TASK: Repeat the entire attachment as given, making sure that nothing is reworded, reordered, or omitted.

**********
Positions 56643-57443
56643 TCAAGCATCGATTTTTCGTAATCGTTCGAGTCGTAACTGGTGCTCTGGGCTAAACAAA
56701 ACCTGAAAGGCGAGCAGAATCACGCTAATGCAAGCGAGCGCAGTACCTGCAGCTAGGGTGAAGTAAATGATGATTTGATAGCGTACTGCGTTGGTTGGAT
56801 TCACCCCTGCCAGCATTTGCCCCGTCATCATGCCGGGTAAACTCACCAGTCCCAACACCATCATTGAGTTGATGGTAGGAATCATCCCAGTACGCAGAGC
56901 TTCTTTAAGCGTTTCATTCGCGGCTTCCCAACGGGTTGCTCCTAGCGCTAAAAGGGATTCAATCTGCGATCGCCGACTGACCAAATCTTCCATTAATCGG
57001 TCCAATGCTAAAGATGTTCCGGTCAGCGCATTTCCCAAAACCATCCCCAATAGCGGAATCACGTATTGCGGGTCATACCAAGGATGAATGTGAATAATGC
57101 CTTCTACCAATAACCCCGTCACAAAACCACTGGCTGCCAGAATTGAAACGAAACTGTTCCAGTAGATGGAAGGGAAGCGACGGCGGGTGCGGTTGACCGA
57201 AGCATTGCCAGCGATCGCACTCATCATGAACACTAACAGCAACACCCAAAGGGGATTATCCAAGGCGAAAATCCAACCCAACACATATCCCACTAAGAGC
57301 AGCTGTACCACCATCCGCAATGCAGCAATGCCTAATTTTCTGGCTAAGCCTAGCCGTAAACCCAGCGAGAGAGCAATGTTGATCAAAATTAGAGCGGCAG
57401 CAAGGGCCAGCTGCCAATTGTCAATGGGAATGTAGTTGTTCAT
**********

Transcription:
Positions 56643-57443
56643 TCAAGCATCGATTTTTCGTAATCGTTCGAGTCGTAACTGGTGCTCTGGGCTAAACAAA
56701 ACCTGAAAGGCGAGCAGAATCACGCTAATGCAAGCGAGCGCAGTACCTGCAGCTAGGGTGAAGTAAATGATGATTTGATAGCGTACTGCGTTGGTTGGAT
56801 TCACCCCTGCCAGCATTTGCCCCGTCATCATGCCGGGTAAACTCACCAGTCCCAACACCATCATTGAGTTGATGGTAGGAATCATCCCAGTACGCAGAGC
56901 TTCTTTAAGCGTTTCATTCGCGGCTTCCCAACGGGTTGCTCCTAGCGCTAAAAGGGATTCAATCTGCGATCGCCGACTGACCAAATCTTCCATTAATCGG
57001 TCCAATGCTAAAGATGTTCCGGTCAGCGCATTTCCCAAAACCATCCCCAATAGCGGAATCACGTATTGCGGGTCATACCAAGGATGAATGTGAATAATGC
57101 CTTCTACCAATAACCCCGTCACAAAACCACTGGCTGCCAGAATTGAAACGAAACTGTTCCAGTAGATGGAAGGGAAGCGACGGCGGGTGCGGTTGACCGA
57201 AGCATTGCCAGCGATCGCACTCATCATGAACACTAACAGCAACACCCAAAGGGGATTATCCAAGGCGAAAATCCAACCCAACACATATCCCACTAAGAGC
57301 AGCTGTACCACCATCCGCAATGCAGCAATGCCTAATTTTCTGGCTAAGCCTAGCCGTAAACCCAGCGAGAGAGCAATGTTGATCAAAATTAGAGCGGCAG
57401 CAAGGGCCAGCTGCCAATTGTCAATGGGAATGTAGTTGTTCAT